• Transcript

    German business morale improved unexpectedly in March after six consecutive drops, a survey showed on Monday, suggesting that Europe's largest economy is likely to pick up in the coming months after it narrowly avoided a recession last year. Pascale Davies reports.
    A welcome surprise from Europe's economic powerhouse.

    German business morale improved this month after six consecutive drops and had a narrow escape from recession last year.

    That's according to an Ifo survey that said Germany's business climate index rose to a reading of 99.6 from an upwardly revised 98.7 the previous month.

    It also predicted the overall economy would grow 0.6 percent this year.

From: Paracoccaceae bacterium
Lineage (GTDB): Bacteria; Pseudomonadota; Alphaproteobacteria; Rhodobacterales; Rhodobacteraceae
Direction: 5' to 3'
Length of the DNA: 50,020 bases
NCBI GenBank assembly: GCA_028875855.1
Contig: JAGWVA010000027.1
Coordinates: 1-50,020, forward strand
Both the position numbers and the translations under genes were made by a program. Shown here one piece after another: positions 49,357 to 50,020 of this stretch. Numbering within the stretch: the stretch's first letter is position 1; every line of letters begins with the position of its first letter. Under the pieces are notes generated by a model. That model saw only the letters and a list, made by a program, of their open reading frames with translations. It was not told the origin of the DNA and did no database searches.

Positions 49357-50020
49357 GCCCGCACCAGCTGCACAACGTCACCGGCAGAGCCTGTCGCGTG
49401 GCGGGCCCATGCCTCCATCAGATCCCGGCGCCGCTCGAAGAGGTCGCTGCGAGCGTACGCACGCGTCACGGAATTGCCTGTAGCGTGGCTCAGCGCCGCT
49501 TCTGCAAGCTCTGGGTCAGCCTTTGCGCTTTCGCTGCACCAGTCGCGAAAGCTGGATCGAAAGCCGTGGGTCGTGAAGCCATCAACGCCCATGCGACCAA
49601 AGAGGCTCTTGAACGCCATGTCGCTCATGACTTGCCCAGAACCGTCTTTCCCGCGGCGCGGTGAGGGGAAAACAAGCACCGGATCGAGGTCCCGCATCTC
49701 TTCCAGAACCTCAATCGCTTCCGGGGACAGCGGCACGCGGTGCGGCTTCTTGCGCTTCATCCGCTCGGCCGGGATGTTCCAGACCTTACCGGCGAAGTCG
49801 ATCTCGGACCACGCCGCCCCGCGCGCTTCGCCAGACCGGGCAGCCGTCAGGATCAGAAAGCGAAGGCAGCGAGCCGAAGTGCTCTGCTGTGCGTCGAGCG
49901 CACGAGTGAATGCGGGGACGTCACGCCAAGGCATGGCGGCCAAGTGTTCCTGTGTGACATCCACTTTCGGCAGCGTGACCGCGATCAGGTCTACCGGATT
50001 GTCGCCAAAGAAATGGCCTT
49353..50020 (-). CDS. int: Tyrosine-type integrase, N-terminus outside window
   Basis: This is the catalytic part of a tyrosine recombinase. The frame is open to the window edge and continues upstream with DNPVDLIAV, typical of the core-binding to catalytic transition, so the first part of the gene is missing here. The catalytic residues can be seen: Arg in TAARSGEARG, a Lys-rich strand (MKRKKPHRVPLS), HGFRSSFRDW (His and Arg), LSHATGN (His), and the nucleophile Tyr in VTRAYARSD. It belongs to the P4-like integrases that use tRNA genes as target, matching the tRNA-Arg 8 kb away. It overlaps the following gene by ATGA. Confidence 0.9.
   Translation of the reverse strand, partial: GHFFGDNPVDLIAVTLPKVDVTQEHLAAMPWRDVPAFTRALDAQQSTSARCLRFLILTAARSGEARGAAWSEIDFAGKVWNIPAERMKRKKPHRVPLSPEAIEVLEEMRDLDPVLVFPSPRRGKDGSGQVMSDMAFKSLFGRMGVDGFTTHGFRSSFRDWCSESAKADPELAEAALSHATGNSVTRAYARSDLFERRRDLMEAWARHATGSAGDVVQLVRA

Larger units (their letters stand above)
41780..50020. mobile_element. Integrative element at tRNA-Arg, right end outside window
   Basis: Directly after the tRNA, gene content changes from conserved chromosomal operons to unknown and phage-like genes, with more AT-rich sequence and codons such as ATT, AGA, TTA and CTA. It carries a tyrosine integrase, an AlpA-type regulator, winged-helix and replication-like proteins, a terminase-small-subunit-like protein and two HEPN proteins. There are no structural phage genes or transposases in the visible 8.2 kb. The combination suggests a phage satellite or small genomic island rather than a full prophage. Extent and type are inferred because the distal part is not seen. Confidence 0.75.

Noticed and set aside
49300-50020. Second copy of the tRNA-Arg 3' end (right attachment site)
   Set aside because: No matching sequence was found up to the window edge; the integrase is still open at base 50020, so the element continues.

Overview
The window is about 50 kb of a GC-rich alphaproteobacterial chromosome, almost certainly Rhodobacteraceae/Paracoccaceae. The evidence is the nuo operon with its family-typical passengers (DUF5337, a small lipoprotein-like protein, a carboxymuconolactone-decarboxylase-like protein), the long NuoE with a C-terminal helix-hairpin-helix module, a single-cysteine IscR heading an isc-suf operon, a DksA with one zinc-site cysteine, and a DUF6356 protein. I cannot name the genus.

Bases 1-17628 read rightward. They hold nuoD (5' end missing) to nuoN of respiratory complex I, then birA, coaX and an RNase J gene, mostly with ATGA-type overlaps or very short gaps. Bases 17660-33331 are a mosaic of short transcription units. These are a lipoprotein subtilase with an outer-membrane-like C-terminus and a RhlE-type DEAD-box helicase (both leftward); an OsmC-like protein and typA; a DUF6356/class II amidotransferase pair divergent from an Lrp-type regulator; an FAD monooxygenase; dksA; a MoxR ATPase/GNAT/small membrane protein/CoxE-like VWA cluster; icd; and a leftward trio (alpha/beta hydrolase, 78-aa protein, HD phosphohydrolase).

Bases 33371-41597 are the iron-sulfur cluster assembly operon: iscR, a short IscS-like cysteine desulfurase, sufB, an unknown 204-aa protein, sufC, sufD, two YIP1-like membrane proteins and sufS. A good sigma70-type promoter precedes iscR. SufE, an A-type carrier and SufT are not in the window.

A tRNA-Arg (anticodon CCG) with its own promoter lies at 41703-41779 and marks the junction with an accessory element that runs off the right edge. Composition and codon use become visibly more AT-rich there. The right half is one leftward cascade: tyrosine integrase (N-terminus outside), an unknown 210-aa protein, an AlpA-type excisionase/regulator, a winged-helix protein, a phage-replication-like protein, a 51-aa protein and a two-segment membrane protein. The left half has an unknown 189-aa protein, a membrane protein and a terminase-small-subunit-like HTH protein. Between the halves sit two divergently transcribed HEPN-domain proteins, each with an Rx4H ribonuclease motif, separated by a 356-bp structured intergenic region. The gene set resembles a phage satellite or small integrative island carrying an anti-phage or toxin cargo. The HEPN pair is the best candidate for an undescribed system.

But it could be too soon to talk about a turnaround.


    "The economy is currently divided: there is a strong domestic sector, employment is rising, salaries are strongly increasing, the state is spending money which supports the economy. What's not going well are exports. The industry is experiencing problems and figures are dropping."

    Exports, a main driver of Germany's economy.

    But Brexit uncertainty and threats from the U.S. to increase tariffs on cars and auto parts imported from the EU have caused a double whammy of worry to growth.


    "The question is what politicians can do. I think they should not launch any short-term economic programmes and they should think more about the economy's growth direction.

    For now though, Germany's rise in business sentiment has taken the edge off market fears for the bloc.

    The euro, government bond yields, and stocks in the eurozone rose on the news as the chances of Europe's biggest economy sliding into a recession narrows.